If something were concerning, these programs would be available to respond and have in past. 

However, Woloszynowski hopes that this dependency on these programs for intel will be alleviated “sooner rather than later,” so CNUPD can do the best they can to serve the community. 

“I would like to put in play a more robust intelligence and crime analysis approach to crime prevention.” He also said that he would like to take a step forward in technology and innovation.

A COMMUNITY EFFORT

Woloszynowski explained, though, that the best monitors of social media are students themselves. 

“If you have any concerns whatsoever an officer will respond and take your information and evaluate it,” Woloszynowski said.

Woloszynowski and Sommer shared that although CNUPD can be reached through their email and their silent witness program,  the best way to get in contact with PD is through calling at 757-594-7777.

“There is a person on the other side of that phone line 24 hours a day and they can get the resources where they need to be in the most efficient and effective manner,” Sommer said.

“We have gotten credible information this way and have been able to offset things from happening,” Sommer recalled.

MORE PRECAUTIONS

Sommer and Woloszynowski also shared further crime prevention techniques CNU undergoes. Of these techniques they highlighted CNU’s certification as a Crime Prevention Campus, the bike program, community programs, and their Crisis Intervention Training.

CNU’s certification as a crime prevention campus means they have to have specific protocol in place for crime prevention. Some of these protocol include: (1) having a Department of Criminal Justice certified crime prevention specialist on staff (2) having an institutional crisis plan (3) having 24-hour patrols, and more. For more information about all of the protocol CNU follows, refer to the Department of Criminal Justice’s Website.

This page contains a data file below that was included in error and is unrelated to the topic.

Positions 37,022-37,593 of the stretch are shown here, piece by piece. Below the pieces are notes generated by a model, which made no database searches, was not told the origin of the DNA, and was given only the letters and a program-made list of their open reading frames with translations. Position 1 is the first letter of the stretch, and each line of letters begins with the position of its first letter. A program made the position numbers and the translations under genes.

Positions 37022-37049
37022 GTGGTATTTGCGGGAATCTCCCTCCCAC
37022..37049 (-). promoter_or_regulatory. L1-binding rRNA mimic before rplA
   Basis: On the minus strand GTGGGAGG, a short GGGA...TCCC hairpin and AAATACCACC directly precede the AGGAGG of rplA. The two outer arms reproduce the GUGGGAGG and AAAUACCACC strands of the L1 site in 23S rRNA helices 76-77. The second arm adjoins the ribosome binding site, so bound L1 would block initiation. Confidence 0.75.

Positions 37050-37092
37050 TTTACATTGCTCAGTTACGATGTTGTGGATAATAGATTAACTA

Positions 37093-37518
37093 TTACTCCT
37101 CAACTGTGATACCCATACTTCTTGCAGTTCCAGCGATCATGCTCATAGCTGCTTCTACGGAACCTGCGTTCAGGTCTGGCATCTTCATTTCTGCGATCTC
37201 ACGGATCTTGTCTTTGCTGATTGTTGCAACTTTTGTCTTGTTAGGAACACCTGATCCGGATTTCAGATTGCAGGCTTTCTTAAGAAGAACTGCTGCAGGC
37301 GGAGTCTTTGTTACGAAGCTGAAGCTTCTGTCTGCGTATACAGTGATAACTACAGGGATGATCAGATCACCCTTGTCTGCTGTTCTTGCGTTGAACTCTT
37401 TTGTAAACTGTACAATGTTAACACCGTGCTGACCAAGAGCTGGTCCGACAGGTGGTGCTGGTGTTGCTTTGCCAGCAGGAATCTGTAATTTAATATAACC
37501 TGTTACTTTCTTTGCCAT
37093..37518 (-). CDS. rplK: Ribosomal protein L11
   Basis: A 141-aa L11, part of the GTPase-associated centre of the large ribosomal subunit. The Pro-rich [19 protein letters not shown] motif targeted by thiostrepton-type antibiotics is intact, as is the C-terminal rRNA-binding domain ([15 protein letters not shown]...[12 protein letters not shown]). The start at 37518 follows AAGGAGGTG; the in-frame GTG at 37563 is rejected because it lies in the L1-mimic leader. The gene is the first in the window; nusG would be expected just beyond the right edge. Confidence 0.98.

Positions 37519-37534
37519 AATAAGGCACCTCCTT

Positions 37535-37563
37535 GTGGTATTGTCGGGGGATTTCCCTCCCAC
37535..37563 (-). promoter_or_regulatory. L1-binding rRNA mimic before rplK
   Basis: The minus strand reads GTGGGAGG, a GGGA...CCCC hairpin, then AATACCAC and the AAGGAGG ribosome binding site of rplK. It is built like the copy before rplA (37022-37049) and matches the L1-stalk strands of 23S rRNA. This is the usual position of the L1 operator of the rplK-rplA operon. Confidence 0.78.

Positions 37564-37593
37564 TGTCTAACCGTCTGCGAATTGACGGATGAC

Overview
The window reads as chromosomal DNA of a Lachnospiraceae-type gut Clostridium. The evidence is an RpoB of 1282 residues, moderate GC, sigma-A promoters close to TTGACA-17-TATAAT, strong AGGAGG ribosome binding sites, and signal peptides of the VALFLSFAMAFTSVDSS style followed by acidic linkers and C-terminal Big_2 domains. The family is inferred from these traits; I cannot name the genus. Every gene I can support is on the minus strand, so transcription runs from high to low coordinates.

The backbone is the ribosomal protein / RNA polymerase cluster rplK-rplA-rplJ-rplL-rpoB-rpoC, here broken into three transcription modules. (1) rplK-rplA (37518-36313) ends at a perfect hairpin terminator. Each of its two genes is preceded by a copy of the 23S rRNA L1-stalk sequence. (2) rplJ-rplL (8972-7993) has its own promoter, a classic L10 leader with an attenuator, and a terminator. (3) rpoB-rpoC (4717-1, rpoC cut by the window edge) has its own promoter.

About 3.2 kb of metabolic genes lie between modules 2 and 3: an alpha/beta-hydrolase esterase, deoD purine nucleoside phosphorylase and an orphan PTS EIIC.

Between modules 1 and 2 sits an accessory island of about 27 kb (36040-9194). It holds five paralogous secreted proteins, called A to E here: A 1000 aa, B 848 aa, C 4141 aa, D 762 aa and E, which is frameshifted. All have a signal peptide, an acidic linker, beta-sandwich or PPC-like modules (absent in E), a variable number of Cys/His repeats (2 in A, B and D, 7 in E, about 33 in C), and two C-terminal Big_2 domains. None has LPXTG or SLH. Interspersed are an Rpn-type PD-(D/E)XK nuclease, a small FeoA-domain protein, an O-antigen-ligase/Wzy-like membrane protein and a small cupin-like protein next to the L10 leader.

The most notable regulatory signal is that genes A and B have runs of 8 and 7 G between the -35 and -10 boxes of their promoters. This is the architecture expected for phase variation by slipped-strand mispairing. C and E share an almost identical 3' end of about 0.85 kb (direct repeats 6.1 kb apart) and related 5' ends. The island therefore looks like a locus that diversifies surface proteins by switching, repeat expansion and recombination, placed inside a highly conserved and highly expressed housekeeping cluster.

Woloszynowski shared the importance of the bike program, which brings police into campus on bikes, as opposed to them staying in their cars. “Visibility is a great part of prevention,” he shared, “It Increases contact, encourages relationships, engagements, gets them out of their cars and into areas they can’t go.”

Another aspect of their increase in visibility is their increase in community engagement through programs like the one they did the past semester with Alpha Phi Alpha, Inc. Providing a weekly food drive the police were able to connect with the fraternity, increase their visibility and give back to the community they serve. 

Woloszynowski said that there will be more programs like this one to come next semester.

Finally, CNUPD is also fully trained in crisis intervention training, which is a special response that promotes de-escalation of incidents, potentially protecting everyone involved.

AN UNKNOWABLE THREAT

That said, both Woloszynowski and Sommer said there was only so much they could do in the form of preventing bomb threats, especially when they come from off campus.

“With bomb threats there’s not a lot you can do to be proactive, except to arm people with information, how they can best be reactive,” Woloszynowski said.

Further emphasizing the importance of campus responsibility Woloszynowski shared, “You may think, ‘I don’t want to bother anybody.’ Please bother us.”


MORGAN BARCLAY
MORGAN.BARCLAY.15@CNU.EDU